As the final scene of the preceding clip shows, this particular lesson is as pearls before swine - ill-tempered and stubborn swine.  If his children had not been so thoroughly corrupted by Mary Poppins earlier in the film, they would understand that their father was doing them a favor by teaching them the power of investment.  But, as children are wont to do, the boy cannot postpone his banal pleasures for even an instant, and rejects this lesson in favor of buying stale breadcrumbs, which could no doubt be had from his kitchen at home for nothing.

This is the fault of most children - they cannot or will not understand the importance of deferred enjoyment.  Money saved and invested would be better in every way than money frivolously spent.  The economy benefits from the money given to banks, which can be used to repair our crumbling infrastructure, give loans to businesses, allow commerce to increase, provide new jobs, do an everlasting service for our economy, and (heaven forfend) enrich the saver's life through compounded interest.

Doesn't that sound better than a few minutes spent using the same initial money to feed birds?

Adults could do with this lesson as well.  In an age of Payday loans and massive debt, it may be a lesson too late for some.  I urge all readers not presently investing or saving their money to do so - you will one day need money to care for yourself hen you are old.  Never permit yourself to rely on retirement benefits or lottery winnings to support you - both are equally unlikely.  What you save is what you will have, and nothing else.  Your children will need money as well, not only as they grow up, but as they prepare to enter a university or trade school.  As you get older, you will become more infirm, and more in need of medications and care.  It goes without saying that the money for such things will need to come from you - relying on public funds for such things is wishful thinking on par with dreams of the fountain of youth and the kingdom of Prestor John.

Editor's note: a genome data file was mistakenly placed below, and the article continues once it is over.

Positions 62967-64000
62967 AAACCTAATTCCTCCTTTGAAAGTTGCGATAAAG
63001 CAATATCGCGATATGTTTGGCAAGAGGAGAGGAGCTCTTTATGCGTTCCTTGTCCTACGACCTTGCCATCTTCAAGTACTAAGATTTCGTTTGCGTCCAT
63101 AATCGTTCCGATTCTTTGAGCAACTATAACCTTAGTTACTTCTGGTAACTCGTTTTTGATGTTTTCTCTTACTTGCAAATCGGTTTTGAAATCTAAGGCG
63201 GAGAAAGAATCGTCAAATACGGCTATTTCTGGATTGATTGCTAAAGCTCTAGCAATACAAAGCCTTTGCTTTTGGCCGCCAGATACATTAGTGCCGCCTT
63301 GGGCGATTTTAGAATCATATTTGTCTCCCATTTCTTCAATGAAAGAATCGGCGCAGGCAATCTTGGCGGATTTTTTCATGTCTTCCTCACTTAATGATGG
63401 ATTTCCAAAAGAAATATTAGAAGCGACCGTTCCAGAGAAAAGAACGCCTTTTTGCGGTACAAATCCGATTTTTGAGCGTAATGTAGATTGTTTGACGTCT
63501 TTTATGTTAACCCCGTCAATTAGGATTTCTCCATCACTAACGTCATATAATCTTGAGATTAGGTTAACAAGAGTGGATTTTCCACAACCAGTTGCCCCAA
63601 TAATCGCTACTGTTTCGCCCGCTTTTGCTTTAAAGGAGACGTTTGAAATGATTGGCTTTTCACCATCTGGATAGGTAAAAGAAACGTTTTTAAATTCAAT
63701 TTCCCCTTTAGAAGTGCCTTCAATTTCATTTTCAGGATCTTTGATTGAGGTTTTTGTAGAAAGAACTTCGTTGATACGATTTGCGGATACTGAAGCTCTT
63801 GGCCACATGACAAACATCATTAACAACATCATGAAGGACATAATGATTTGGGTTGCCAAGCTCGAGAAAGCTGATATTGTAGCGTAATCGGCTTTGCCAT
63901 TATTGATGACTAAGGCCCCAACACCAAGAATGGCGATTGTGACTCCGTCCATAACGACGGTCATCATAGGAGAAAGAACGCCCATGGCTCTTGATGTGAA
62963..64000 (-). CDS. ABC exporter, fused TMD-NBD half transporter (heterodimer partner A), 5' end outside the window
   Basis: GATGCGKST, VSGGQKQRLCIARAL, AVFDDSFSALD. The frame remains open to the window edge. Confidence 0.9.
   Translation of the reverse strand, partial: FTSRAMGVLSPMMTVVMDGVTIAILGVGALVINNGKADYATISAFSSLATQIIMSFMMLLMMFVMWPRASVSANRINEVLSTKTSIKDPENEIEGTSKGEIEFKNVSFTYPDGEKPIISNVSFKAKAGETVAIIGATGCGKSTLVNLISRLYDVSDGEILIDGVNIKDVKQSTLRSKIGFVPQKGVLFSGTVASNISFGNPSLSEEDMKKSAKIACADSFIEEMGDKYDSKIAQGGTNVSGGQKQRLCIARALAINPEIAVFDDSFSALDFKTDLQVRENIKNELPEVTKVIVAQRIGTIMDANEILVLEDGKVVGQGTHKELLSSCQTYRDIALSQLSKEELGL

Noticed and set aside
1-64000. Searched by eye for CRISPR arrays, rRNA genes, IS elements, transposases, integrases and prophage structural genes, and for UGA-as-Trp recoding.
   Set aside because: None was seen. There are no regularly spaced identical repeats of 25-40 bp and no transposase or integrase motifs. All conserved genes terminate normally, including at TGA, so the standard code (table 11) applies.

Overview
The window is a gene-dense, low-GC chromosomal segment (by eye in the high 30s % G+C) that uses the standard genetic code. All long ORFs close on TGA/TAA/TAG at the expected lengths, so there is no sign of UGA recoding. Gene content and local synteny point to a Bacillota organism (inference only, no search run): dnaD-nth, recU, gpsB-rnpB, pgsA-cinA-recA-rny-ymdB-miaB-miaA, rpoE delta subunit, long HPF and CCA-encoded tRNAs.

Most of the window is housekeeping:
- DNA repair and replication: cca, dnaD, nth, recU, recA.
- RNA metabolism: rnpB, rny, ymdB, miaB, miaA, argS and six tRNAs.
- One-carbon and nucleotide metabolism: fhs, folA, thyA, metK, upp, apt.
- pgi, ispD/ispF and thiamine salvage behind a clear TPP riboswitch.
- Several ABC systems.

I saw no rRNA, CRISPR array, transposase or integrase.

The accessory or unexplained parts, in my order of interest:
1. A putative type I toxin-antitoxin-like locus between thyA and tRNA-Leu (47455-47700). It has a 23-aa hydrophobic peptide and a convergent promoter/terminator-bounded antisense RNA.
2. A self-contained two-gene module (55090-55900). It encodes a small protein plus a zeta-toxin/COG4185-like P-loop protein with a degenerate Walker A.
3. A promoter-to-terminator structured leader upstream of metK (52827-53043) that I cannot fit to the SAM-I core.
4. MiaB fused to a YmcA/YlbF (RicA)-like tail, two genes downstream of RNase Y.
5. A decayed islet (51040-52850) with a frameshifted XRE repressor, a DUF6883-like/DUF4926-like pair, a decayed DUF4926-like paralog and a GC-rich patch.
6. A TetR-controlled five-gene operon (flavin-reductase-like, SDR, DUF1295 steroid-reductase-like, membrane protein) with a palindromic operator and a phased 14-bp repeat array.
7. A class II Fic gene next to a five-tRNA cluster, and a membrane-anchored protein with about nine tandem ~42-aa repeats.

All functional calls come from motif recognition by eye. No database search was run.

Duty, honor, thrift, discipline, and order - important lessons from George Banks.

Lord Magna is a dedicated curmugeon and a dutiful saver.  His rants on all manner of things regarding life are a pleasure to edit.   

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T-Bone Steaks with Chipotle-Cilantro Butter

Ahh, the summer.  The perfect time for relaxing afternoons, family reunions, afternoon walks, and of course, barbecues.  The grill has been a staple in my family for my entire life, and the summer is the perfect time to try new things over the open flame.  To that end, I have prepared for you a recipe that transforms the classic T-bone steak into a new experience.  This particular recipe comes to me courtesy of Bruce Kingsford.  Enjoy! 

1     stick butter, softened
2     tbsp. chopped canned chipotle chilles en adobo
2     tbsp. fresh chopped cilantro
1     tbsp. tequila
4     10 to 12oz. T-bone steaks
1     tsp. salt
1     tsp. fresh ground black pepper

Combine butter, chilies, cilantro, and tequila in a bowl and stir until incorporated.

Place a sheet of aluminum foil on a work surface and cover with an equal-size piece of plastic wrap.  Spoon butter mixture into center and roll into a log, twisting the ends until a tight cylinder is formed. Refrigerate overnight.

Heat a grill or grill pan over medium heat.  Season steaks with salt and pepper and grill on one side for 4 - 5 minutes

Meanwhile, slice butter log into eight equal-size pieces.

Flip steaks and top each steak with two butter slices.  Continue to grill until butter begins to melt, about another 4-5 minutes.  Transfer to plate and serve.  Serves 4.

The editor can think of nothing better on a Sunday afternoon than grilled steaks with potato salad, a fine cigar, and a cold beer.  If you agree, try this recipe next Sunday afternoon with his compliments.

Friday, May 27, 2011


Persistence is the only virtue that I admire, and when I have the opportunity to utilize it in chess, I am a happy man.  Here, then, is your puzzle for this week. 

You have battled your opponent heavily, and have reached a point where you must strike.  Your rook is out of position for any serious offensive, so you will need to use your knight and queen to mount your final attack.